While the American vice president was touring Poland, the Czech Republic and Romania in October and as NATO was holding its defense ministerial session in Slovakia, the US Senate held hearings on NATO expansion at which, inter alia, former Secretary of State Madeleine Albright, now chairing NATO’s committee on its new Strategic Concept, and former ambassador to NATO Kurt Volker and former NATO top military commander General John Craddock testified.

Senator and past presidential candidate John Kerry stated, “I hope we can…use this hearing to address the prospects for future NATO enlargement to include Balkan nations, Georgia and Ukraine.”

Ahead of the meeting, NATO Secretary General Rasmussen was paraphrased as saying the bloc “would consider staging military exercises in the Baltic Sea states to rebut concerns in the region about the newly-reassertive Russia.”

The quid pro quo, then, is this: By providing troops to the US and NATO for the war in Afghanistan nations like Estonia, Latvia, Lithuania and Poland receive in turn a commitment from Washington and Brussels to support them — including with the NATO Article 5 military assistance clause and the American nuclear arsenal — in any confrontations with Russia. This reciprocity increasingly exists with NATO partner-states like Georgia and Ukraine, both of which were granted an unprecedented Annual National Program by NATO and a complementary Charter on Strategic Partnership with the US in late 2008; in the case of Georgia, within months of its August 2008 war with Russia.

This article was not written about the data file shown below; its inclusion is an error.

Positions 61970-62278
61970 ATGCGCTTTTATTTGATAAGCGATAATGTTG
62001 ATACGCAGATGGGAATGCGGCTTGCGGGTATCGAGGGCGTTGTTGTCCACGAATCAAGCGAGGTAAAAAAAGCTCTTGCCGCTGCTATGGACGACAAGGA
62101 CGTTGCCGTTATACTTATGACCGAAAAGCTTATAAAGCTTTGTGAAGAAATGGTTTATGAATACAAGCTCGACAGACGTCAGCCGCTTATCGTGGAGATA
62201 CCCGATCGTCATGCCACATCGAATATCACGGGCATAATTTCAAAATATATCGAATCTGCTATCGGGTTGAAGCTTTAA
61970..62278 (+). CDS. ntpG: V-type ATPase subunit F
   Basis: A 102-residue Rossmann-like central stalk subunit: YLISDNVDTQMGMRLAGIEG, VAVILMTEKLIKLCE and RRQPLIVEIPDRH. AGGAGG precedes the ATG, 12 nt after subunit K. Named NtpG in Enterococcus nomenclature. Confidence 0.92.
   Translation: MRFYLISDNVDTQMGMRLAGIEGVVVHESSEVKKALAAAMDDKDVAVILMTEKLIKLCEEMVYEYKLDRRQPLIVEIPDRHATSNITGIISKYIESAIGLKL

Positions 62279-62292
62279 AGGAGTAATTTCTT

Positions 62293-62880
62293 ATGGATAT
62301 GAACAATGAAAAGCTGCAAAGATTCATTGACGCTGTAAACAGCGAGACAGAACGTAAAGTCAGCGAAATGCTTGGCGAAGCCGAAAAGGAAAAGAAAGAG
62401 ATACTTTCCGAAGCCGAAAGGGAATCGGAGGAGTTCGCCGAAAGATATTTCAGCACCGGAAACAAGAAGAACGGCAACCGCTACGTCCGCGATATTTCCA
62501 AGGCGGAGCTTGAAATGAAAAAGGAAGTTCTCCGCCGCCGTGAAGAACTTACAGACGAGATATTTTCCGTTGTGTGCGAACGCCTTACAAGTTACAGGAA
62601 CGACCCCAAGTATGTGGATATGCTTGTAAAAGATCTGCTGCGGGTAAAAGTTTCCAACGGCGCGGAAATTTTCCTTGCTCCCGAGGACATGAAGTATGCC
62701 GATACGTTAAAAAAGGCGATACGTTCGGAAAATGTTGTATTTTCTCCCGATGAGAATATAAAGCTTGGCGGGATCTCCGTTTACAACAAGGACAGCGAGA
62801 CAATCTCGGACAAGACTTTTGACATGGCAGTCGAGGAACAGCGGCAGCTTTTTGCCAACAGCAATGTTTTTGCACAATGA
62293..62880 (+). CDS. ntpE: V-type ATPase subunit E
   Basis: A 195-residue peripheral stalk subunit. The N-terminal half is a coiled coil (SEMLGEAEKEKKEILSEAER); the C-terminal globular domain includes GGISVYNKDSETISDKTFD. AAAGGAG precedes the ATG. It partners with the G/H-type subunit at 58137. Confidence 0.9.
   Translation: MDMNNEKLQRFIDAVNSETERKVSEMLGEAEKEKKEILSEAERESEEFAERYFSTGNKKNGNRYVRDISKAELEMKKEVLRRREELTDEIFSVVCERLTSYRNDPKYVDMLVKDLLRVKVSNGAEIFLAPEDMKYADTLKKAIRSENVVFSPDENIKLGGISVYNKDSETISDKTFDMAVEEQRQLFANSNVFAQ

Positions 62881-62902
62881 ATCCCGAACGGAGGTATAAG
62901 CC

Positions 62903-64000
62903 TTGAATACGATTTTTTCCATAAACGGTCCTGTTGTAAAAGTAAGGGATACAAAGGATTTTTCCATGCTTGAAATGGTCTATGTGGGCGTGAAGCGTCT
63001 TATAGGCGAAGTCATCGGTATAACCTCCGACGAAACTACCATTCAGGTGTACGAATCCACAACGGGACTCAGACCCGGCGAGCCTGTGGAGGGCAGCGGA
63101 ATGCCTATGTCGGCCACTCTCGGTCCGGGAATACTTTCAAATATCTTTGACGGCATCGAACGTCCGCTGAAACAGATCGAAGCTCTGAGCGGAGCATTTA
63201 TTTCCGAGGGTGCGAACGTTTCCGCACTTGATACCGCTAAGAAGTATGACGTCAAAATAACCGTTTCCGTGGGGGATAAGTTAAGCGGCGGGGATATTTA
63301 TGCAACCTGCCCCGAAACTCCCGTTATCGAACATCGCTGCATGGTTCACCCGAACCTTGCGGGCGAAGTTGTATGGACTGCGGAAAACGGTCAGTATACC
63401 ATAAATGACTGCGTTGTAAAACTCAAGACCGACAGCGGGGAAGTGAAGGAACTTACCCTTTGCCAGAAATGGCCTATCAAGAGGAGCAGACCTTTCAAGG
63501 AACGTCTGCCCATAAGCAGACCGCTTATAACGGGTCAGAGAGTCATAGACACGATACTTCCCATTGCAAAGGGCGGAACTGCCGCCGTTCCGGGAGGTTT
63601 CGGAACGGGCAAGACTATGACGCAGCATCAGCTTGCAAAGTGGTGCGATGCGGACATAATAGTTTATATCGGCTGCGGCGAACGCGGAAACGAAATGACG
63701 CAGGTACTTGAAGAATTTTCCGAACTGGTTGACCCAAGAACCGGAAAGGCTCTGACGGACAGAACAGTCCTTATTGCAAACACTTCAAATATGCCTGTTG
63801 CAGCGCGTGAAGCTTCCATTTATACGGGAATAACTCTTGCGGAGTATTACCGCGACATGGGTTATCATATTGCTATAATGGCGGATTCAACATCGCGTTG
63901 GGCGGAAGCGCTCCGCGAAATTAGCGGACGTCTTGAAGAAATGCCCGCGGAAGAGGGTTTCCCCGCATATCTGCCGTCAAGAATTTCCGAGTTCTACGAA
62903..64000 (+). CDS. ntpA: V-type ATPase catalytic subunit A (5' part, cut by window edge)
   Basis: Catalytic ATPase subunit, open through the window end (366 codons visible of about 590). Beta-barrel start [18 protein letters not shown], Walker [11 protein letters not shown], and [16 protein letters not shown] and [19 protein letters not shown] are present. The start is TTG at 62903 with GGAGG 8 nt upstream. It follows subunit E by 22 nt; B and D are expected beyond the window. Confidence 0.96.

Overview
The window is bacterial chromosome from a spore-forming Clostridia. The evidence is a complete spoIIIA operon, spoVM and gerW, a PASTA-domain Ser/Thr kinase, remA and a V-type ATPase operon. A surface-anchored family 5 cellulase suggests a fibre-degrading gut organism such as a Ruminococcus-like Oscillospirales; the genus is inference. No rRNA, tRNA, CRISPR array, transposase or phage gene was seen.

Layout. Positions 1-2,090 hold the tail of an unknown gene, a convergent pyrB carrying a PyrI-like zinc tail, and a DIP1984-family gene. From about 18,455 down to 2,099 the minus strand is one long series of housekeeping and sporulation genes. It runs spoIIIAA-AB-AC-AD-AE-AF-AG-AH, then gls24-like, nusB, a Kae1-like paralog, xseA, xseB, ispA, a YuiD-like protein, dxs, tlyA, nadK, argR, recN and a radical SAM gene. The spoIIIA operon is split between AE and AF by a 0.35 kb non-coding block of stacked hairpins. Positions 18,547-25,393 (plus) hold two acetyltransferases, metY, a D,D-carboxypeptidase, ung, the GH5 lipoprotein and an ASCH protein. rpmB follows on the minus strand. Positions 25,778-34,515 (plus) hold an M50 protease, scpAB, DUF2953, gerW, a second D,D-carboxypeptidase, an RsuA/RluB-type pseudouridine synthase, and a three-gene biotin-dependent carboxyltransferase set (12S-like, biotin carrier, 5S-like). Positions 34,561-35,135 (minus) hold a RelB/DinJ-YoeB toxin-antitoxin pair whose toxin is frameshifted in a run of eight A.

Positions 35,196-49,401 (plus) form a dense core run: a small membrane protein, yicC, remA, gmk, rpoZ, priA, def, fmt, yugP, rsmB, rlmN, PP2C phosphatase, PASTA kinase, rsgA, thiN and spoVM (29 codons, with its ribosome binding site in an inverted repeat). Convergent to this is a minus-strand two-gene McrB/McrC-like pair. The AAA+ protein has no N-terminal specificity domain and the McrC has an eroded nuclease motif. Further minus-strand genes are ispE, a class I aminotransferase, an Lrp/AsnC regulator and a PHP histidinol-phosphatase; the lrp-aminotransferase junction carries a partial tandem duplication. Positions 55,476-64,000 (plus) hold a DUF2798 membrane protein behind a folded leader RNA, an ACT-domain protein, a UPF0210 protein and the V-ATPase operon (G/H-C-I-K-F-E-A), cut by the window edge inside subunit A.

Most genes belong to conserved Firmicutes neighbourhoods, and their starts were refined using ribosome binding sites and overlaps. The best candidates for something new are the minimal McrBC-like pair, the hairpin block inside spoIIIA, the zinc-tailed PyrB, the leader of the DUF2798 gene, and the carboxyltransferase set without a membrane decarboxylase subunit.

After the unannounced visit by the top US and NATO military commander in Afghanistan, Stanley McChrystal, at the NATO defense chiefs’ meeting in Slovakia in the fall, the Polish Defense Ministry announced that “Polish authorities plan to send 600 more soldiers to Afghanistan in spring 2010,” raising the nation’s total to 2,800.

As with the Baltics, so with the South Caucasus, all six nations in both locales provide troops for the Afghan war.